One January morning in 1734, cloth merchant Peter Collinson hurried down to the docks at London s Custom House to collect cargo just arrived from John Bartram, his new contact in the American colonies. But it was not reels of wool or bales of cotton that awaited him, but plants and seeds ver the next forty years, Bartram would send hundreds of American species to England, where Collinson was one of a handful of men who would foster a national obsession and change the gardens of Britain forever, introducing lustrous evergreens, fiery autumn foliage and colourful shrubs. They were men of wealth and taste but also of knowledge and experience like Philip Miller, author of the bestselling Gardeners Dictionary, and the Swede Carl Linnaeus, whose standardised botanical nomenclature popularised botany as a genteel pastime for the middle-classes; and the botanist-adventurer Joseph Banks and his colleague Daniel Solander who both explored the strange flora of Tahiti and Australia on the greatest voyage of discovery of modern times, Captain Cook s Endeavour. his is the story of these men friends, rivals, enemies, united by a passion for plants whose correspondence, collaborations and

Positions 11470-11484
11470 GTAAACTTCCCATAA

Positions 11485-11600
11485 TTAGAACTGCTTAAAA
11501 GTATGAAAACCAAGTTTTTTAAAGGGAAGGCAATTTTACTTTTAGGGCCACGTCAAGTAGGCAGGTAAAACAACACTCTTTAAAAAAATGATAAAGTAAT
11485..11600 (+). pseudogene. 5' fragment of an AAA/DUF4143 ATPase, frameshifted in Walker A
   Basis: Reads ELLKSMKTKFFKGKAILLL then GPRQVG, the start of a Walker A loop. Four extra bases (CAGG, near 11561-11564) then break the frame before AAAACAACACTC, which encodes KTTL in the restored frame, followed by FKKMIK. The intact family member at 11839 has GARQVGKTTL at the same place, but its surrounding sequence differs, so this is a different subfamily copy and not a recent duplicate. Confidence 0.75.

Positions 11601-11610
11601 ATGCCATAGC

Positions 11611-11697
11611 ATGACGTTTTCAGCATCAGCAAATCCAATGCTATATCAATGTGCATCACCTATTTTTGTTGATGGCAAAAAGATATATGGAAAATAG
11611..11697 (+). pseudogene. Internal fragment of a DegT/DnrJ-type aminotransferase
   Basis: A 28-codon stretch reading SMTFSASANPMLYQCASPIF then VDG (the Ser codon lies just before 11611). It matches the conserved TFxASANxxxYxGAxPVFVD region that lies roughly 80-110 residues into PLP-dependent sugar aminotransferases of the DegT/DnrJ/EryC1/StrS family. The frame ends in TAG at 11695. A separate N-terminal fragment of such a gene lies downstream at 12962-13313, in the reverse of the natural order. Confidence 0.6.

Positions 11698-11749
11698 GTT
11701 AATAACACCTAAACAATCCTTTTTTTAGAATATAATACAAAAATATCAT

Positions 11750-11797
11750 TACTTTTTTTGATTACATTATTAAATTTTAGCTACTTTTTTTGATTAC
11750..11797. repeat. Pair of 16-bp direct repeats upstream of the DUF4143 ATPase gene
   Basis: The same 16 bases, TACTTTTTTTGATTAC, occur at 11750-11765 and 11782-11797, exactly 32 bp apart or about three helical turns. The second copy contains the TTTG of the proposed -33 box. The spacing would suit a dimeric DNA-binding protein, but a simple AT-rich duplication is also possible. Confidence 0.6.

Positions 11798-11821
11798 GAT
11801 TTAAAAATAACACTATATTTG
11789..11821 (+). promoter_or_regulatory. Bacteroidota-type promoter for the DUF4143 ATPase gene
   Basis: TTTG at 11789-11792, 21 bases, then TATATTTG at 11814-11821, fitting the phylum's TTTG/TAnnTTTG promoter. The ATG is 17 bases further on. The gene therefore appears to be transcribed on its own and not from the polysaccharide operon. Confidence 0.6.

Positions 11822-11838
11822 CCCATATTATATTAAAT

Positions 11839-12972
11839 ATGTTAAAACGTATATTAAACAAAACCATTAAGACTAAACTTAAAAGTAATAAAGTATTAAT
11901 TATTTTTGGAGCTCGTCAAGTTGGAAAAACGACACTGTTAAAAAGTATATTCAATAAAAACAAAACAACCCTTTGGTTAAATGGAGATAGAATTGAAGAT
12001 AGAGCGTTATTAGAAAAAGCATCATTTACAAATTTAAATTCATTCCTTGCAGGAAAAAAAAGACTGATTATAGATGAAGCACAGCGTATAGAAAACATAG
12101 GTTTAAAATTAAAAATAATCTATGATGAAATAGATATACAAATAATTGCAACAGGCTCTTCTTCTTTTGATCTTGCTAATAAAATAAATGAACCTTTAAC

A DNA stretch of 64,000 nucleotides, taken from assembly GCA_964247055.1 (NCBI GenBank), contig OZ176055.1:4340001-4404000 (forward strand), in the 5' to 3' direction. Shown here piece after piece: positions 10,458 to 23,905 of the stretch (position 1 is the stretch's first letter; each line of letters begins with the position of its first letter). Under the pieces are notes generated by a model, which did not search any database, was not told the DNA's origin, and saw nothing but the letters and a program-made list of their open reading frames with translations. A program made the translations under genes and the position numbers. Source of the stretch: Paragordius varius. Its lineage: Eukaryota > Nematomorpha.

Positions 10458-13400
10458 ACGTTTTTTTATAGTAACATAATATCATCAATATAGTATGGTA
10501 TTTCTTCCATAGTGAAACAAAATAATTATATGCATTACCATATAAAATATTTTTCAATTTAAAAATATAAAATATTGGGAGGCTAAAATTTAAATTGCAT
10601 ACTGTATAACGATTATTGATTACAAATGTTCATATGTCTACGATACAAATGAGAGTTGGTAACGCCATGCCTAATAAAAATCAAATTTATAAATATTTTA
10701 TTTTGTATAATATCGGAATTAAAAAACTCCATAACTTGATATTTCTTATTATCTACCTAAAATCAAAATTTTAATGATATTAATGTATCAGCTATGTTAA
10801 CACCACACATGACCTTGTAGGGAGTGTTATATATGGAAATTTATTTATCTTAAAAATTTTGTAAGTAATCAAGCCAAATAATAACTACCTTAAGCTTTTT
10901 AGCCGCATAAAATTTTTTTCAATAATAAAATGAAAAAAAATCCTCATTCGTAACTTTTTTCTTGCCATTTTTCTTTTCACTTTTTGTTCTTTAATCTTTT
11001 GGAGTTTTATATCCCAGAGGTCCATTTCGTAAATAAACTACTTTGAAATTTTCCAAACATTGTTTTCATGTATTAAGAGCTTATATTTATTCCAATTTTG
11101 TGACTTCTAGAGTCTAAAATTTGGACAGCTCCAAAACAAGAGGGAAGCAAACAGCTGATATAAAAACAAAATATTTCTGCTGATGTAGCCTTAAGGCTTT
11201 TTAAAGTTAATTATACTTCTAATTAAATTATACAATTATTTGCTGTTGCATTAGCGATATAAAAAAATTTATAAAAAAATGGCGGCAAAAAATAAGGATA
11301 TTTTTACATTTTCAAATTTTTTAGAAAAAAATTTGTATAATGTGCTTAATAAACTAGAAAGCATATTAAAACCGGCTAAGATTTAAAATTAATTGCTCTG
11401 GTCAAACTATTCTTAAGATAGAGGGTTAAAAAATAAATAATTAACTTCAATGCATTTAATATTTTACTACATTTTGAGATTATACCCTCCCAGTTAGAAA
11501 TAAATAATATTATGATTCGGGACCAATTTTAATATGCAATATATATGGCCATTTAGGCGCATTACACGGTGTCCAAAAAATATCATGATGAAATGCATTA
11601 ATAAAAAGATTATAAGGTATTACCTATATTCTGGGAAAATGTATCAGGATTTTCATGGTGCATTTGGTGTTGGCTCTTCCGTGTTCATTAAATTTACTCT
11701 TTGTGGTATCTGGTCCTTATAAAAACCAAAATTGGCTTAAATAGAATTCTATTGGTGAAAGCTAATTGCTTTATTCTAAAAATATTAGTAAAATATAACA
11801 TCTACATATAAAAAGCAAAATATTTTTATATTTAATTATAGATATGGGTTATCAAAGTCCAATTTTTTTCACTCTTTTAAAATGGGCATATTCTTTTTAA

Andrea Wulf was born in India and moved to Germany as a child. She trained as a design historian at the Royal College of Art and is the co-author (with Emma Gieben-Gamal) of This Other Eden- Seven Great Gardens and 300 Years of English History. She has written for The Sunday Times, the Financial Times, The Garden, The Architects' Journal, and regularly reviews for several newspapers, including the Guardian and the Times Literary Supplement.